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In an interview with The Sunday Times, the actor described himself and Barr as "work friends," but steadfastly defended her in one area. "I know, I know, for a fact that she's not a racist."
It appears that for this, Barr expressed gratitude. "I thank John Goodman for speaking truth about me, despite facing certain peril from producers and network," she tweeted on Monday.
I thank John Goodman for speaking truth about me, despite facing certain peril from producers and network.
— Roseanne Barr (@therealroseanne) August 28, 2018
In the interview, Goodman said that the situation -- Barr tweeting a racist sentiment at former Barack Obama senior adviser Valerie Jarrett -- left him "brokenhearted."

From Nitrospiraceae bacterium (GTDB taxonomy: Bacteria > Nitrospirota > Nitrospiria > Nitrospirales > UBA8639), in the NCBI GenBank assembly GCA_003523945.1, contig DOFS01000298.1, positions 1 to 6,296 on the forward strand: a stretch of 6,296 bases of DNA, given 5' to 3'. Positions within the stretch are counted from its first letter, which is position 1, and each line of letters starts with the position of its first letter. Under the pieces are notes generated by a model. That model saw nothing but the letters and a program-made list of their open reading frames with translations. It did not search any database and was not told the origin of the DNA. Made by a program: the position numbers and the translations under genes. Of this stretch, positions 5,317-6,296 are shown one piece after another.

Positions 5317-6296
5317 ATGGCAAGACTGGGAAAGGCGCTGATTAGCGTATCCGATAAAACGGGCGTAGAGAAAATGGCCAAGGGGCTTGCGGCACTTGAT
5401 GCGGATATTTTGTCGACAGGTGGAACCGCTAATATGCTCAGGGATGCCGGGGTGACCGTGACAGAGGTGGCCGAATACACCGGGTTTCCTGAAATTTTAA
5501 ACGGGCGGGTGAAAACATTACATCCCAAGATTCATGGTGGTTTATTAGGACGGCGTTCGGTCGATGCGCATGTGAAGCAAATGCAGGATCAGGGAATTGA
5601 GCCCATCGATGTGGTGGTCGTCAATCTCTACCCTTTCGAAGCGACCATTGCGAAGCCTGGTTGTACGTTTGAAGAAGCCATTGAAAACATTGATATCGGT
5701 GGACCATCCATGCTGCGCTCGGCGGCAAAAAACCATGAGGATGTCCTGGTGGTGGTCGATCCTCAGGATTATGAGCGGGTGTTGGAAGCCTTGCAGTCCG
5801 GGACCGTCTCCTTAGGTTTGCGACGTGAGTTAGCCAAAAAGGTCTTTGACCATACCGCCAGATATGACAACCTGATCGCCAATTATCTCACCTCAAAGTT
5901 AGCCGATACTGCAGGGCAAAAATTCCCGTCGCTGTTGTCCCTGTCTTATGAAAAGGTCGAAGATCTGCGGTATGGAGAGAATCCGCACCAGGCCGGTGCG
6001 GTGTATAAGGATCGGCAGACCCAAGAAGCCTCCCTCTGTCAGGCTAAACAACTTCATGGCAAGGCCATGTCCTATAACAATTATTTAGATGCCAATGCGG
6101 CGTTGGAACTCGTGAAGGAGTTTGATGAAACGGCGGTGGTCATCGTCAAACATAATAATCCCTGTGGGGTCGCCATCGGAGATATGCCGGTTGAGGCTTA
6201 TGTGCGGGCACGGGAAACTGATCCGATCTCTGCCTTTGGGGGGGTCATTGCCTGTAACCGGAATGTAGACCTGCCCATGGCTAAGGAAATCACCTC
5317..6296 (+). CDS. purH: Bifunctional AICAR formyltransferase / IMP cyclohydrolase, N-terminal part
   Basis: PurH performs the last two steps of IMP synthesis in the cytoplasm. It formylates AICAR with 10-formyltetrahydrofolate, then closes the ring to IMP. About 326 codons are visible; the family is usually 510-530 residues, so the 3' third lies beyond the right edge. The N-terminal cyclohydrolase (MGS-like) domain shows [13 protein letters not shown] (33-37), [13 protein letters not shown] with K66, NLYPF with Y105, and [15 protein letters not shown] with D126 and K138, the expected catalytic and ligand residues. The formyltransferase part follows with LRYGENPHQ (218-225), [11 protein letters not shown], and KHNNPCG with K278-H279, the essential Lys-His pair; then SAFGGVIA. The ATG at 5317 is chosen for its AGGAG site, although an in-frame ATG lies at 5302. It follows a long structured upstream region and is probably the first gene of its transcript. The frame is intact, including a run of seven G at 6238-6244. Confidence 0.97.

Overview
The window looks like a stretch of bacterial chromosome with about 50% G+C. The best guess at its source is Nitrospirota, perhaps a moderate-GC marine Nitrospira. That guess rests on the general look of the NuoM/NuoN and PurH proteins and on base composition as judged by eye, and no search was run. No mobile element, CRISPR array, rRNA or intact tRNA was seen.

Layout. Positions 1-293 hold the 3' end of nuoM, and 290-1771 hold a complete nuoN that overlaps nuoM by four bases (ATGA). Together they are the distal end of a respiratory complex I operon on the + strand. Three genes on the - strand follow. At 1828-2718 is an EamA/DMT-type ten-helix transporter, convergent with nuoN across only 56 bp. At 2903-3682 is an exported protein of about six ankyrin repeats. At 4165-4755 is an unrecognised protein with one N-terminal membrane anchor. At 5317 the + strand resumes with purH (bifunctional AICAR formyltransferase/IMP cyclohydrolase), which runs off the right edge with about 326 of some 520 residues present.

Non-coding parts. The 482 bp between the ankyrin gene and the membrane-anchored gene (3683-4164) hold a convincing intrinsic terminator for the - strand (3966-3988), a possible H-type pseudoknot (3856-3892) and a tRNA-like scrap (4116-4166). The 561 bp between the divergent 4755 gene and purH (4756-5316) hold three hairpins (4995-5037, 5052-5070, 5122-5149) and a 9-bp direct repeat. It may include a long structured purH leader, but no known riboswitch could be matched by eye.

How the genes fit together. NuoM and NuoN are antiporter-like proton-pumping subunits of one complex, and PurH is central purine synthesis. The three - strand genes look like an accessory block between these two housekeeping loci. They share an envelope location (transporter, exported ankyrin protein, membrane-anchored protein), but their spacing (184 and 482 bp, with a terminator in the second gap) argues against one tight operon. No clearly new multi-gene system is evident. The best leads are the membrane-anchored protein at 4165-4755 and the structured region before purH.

President of ABC Entertainment Group Channing Dungey slammed the tweet as "abhorrent, repugnant and inconsistent with our values." The network canceled the show almost immediately.
Goodman said that after the show’s cancellation, he went through about a month-long period of feeling depressed. "I’m a depressive anyway, so any excuse that I can get to lower myself, I will. But that had a great deal to do with it, more than I wanted to admit."
He also expressed that he was "surprised" by ABC's quick decision to axe the show. "And that’s probably all I should say about it," he added.
Barr signed over her rights to the show, so she will not be compensated for the spin-off featuring Goodman and the rest of her sitcom family, titled "The Conners."
"I sent her an email and thanked her for that," Goodman told the paper. "I did not hear anything back, but she was going through hell at the time. And she’s still going through hell."
Goodman suggested that in the upcoming spin-off, Barr's character will be killed off, likely leaving his character Dan a "mopey" widower.